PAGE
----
McFadden: Delta collaboration a one-off

Published in The Music Network

 

Brian McFadden‘s new song Mistakes featuring real-time fiance Delta Goodrem may be all over radio this week, but don’t expect another collab any time soon.

Speaking exclusively with TMN, McFadden admits there’s little chance of collaboration given the separate musical paths the lovers-in-life are pursuing.

“We’ve tried to write some songs, but we’re clashing a bit more because our headspaces musically have gone in two different directions.”

Although McFadden contributed a fistful of songwriting credits to the 2007 Delta album, Mistakes is the pair’s first official single release since Almost Here, a #1 hit on the ARIA Singles chart in 2005.

“At the time of doing Delta and my last record Set in Stone, we were both close in our headspace of music,” says McFadden. “But I’ve gone completely for a synthetic, electro sound. Whereas she’s going back to her roots again. She’s gone more piano-oriented, which is almost ‘anti’ what’s happening at the moment in the industry.”

Mistakes is the third single from McFadden’s Top 30-charting album Wall Of Soundz, but it was initially intended as a solo track. That all changed on Goodrem’s suggestion that a female vocal would send the song into orbit.

“She came in and did a vocal and everyone just went crazy for it,” the former Westlife singer recalls. “Ironically,” he points out, “it’s a break-up song. It’s not even a love song. It’s a four-on-the-floor break-up song.”

With a #1 single to its credit (Just Say So), McFadden’s third solo album will be repackaged with bonus tracks for the Australian market, and will enjoy a staggered international roll-out through Universal Music Group later this year.

Keep an eye out for TMN’s in-depth interview in which the Irish singer discusses his pop reinvention, his new label, wedding bells and his thoughts on reuniting with Westlife.

 

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The Hot Seat: Rod McCormack

Published in The Music Network

 

Sony Music Australia is expanding its country music activities through an alliance with Core Music, the new label owned by celebrated producer Rod McCormack. McCormack’s production credits include albums with the likes of ARIA winners Troy Cassar-Daley and veteran singer songwriter Paul Kelly, and accomplished country artist Adam Harvey. TMN rounded up McCormack for a glimpse at Core, and a look into the issues surrounding country.

What’s Core all about?

It’s a new label set up through Sony Music’s distribution channel. We’ve got releases coming out with Beccy Cole and Gina Jeffreys in September. Later we’d like to establish a songwriter branch. We’re hoping to develop and foster much more domestic Australian country talent than Sony has had the chance to do in the past.

CMC’s Tim Daley had some carefully worded criticism about the direction of Tamworth Festival. Is Tamworth a drag?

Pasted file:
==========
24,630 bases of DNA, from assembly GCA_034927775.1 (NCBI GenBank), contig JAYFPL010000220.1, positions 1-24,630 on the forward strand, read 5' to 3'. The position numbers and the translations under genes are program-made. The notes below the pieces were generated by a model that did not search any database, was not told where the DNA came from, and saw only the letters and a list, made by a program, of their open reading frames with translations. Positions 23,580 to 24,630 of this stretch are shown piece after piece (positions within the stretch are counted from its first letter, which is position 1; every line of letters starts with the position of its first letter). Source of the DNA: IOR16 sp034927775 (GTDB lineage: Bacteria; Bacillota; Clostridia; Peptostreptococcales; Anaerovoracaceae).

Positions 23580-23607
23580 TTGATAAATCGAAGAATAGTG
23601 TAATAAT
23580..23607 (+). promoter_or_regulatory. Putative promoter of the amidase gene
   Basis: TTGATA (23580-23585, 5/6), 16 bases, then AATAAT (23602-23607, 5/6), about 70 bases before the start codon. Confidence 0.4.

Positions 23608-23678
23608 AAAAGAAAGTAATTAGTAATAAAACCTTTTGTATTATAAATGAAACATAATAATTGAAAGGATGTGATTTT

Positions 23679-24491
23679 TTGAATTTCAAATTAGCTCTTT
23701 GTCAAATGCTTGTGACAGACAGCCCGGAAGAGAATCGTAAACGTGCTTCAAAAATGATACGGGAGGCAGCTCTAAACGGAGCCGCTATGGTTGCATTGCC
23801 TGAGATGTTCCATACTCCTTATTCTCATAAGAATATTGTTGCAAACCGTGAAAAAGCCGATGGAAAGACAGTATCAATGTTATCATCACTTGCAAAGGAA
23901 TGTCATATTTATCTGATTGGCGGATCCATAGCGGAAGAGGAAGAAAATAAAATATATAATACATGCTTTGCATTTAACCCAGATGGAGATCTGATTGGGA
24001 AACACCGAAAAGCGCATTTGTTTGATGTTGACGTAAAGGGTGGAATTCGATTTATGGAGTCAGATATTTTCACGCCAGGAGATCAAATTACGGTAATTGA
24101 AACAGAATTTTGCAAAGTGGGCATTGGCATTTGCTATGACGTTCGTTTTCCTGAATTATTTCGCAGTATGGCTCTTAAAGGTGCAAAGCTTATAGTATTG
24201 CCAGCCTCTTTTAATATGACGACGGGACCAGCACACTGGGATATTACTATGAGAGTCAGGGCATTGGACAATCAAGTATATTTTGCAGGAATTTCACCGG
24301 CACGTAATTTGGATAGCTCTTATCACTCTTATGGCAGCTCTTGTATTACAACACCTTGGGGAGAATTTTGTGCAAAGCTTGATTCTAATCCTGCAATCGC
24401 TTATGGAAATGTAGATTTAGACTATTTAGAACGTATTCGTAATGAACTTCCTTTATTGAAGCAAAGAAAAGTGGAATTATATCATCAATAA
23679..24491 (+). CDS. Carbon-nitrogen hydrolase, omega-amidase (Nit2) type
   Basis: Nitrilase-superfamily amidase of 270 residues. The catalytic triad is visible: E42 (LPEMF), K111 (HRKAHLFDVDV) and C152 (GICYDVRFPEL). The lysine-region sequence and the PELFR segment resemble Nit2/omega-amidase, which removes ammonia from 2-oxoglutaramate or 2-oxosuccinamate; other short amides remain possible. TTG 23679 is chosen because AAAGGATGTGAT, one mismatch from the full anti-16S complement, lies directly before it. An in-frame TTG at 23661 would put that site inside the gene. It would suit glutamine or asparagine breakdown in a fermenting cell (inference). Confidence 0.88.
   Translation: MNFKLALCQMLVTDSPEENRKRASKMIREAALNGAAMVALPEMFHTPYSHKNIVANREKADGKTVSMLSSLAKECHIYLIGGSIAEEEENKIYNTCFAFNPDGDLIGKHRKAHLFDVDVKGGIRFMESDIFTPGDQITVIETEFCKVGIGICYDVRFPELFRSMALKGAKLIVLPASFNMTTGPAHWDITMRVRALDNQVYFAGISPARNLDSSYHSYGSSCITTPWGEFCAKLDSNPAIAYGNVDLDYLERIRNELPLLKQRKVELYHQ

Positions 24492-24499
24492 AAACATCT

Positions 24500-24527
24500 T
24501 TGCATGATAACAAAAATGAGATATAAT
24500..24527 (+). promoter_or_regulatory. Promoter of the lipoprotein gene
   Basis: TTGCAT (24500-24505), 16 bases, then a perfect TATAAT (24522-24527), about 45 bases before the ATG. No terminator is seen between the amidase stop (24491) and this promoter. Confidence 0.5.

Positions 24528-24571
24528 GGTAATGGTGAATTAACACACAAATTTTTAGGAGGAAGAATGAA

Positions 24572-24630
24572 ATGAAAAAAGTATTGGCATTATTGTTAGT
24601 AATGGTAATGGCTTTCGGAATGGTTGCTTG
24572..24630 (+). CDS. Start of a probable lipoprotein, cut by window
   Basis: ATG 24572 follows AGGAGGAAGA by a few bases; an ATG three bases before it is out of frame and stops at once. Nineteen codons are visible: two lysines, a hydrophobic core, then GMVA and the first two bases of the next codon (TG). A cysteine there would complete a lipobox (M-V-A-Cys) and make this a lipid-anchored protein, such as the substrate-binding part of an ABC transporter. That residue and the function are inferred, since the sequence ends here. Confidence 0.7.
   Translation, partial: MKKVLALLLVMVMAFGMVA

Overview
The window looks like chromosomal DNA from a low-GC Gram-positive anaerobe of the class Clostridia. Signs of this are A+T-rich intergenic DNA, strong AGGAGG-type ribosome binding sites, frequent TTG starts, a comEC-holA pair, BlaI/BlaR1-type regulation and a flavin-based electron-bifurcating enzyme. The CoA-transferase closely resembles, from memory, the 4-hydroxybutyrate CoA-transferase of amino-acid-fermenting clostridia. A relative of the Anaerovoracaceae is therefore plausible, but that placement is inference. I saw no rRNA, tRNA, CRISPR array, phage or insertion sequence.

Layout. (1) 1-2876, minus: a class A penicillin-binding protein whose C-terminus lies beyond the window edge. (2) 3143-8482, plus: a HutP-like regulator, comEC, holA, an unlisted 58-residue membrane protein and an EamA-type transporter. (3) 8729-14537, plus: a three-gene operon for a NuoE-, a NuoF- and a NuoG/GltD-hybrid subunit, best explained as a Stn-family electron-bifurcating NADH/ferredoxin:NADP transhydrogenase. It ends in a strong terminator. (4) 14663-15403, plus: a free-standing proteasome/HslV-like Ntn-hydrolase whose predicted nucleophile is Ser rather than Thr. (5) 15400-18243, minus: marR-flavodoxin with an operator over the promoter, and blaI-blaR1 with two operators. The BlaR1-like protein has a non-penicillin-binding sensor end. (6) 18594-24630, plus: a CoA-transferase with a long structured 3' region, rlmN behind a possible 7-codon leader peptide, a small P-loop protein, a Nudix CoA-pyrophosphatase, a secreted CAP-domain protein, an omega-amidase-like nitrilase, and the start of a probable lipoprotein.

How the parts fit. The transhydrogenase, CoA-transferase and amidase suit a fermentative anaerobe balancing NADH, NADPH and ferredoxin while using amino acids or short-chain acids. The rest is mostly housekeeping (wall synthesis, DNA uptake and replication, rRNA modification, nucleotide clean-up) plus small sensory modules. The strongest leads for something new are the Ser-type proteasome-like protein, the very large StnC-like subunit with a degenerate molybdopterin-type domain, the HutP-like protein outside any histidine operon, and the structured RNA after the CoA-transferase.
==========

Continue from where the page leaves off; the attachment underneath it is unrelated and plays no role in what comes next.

I agree with a lot of what Tim says, but it’s easy to generalise. What’s hard is to come up with the answer that will make a difference. I’d like to see Tamworth move forward and progress but we have many challenges in country music.

Is an image problem at the root of those challenges?

The demographic is generally older. The reality is that’s where the records are being sold. Along the way it’s vitally important that we also nurture new talent that can in-turn sell records to a younger demographic. So far, we probably haven’t seen an artist come through and do that as successfully as Kasey Chambers. But I’d love to see it happen more.

Keith Urban is a mainstream star in the US, but here he’s best-known as Nicole Kidman’s husband. What’s holding back our country artists from hitting the mainstream?

In America, country music is a part of their culture and way of life. People discuss Beyonce and George Strait in the same breath. It’s easy to talk about how we’re going to market artists here and what image we want them to have. The challenge right now is for our artists to come up with music that people want to buy. Then you can package it. The industry has to come up with that product that people want.

Country is strong in the US, Canada and Australia. But will it ever expand elsewhere?

Absolutely. Some of our artists are already seeing sales in other countries. Not large, but enough to back tours. Kasey Chambers has a very solid fanbase through Europe and the States. Adam Harvey does very well in Canada and other territories. The McClymonts have a great opportunity to do that. It’s about young artists, and coming up with the product that can do that.

How do you break a new country artist here?

That’s a good question. It comes down to the artist. With the new artists we definitely have to be creative and find new ways to utilize the online world, and certainly TV is very important. We need to find interesting and good ways to service them to radio. We’ll certainly be looking to be innovative (at Core) with the new artists we break through.